2. Describing Global Constraints
We first motivate the need for an explicit description of global constraints and then present the graph -based as well as the automaton -based descriptions used throughout the catalogue. On the one hand, the graph -based representation considers a global constraint as a subgraph of an initial given graph. This subgraph has to satisfy a set of required graph properties. On the other hand, the automaton -based representation denotes a global constraint as a hypergraph constructed from a given constraint checker.A constraint checker is a program that takes an instance of a constraint for which all variables are fixed and tests whether the constraint is satisfied or not. Both, the initial graph of the graph -based representation, as well as the hypergraph of the automaton -based representation have a very regular structure, which should give the opportunity for efficient filtering algorithms taking advantage of this structure.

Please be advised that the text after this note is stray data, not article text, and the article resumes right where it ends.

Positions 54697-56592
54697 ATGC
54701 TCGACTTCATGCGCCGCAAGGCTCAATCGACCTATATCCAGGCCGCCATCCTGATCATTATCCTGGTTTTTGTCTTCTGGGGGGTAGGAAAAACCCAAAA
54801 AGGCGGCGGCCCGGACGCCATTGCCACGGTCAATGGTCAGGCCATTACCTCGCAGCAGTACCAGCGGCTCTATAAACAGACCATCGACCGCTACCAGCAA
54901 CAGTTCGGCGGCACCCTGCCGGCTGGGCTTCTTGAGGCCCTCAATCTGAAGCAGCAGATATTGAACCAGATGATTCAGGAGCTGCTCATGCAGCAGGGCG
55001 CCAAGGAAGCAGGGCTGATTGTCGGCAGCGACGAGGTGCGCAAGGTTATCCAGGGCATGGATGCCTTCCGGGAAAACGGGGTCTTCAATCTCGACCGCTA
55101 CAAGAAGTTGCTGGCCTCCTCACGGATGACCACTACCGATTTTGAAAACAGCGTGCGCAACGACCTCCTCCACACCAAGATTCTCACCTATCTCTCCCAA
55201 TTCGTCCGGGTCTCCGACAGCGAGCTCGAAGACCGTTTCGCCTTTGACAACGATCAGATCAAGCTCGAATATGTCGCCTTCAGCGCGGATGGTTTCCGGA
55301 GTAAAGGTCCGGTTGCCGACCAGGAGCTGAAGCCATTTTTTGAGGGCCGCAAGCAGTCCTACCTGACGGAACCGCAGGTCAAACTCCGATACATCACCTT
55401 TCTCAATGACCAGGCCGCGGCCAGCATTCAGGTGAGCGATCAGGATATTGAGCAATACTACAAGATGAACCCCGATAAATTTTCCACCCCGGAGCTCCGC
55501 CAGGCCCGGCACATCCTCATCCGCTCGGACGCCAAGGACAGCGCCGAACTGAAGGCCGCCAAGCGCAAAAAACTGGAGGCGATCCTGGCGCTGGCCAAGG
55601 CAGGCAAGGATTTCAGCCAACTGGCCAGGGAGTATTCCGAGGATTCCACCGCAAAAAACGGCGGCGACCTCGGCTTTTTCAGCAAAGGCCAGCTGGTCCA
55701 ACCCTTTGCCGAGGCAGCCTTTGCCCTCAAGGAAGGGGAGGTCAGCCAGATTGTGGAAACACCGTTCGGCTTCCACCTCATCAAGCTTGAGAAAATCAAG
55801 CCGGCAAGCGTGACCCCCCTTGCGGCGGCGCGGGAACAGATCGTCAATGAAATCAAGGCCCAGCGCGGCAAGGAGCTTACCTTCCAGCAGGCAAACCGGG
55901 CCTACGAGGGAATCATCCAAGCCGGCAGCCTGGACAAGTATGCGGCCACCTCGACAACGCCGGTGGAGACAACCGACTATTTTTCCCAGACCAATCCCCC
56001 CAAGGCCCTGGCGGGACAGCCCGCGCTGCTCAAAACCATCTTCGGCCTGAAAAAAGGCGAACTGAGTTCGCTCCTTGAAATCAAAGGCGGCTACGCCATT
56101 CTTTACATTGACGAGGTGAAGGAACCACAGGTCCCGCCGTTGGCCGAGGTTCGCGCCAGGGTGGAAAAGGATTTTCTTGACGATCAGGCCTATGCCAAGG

We now present our motivations for an explicit description of the meaning of global constraints. The current trendThis can be observed in all constraint manuals where the description of the meaning is always informal. is to first use natural language for describing the meaning of a global constraint and second to work out a specialised filtering algorithm. Since we have a huge number of potential global constraints that can be combined in a lot of ways, this is an immense task. Since we are also interested in providing other services, such as visualisation [ZimmermannCunningham91], [SimonisAggounBeldiceanuBourreau00], [SimonisDavernFeldmanMehtaQuesadaCarlsson10], explanations [RochartJussien03], cuts for linear programming [HookerYan02], moves for local search [Bohlin04], generation of clauses for SAT solvers [Nieuwenhuis10], generation of multivalued decision diagrams that represent compact relaxations of global constraints [HodaHoeveHooker10], soft global constraints [PetitReginBessiere01], [BeldiceanuPetit04], [HoevePesantRousseau04], learning implied global constraints [BessiereColettaPetit05], simplifying away fixed variables from global constraints when they have the same effect on the remaining unfixed variables in order to automatically identify equivalent subproblems during search [ChuGarciadelaBandaStuckey10], and specialised heuristics for each global constraint this is even worse. One could argue that a candidate for describing explicitly the meaning of global constraints would be second order predicate calculus. This could perhaps solve our description problem but would, at least currently, not be useful for deriving any filtering algorithm.One could perhaps use a system like MONA [HenriksenJensenJorgensenKlarlundPaigeRauheSandholm95] or some ideas from [BordeauxMonfroy03] for getting a constraint checker in the context of the graph -based representation. For a similar reason Prolog was restricted to Horn clauses for which one had a reasonable solving mechanism. What we want to stress through this example is the fact that a declarative description is really useful only if it also provides some hints about how to deal with that description. Our first choice of a graph -based representation has been influenced by the following observations: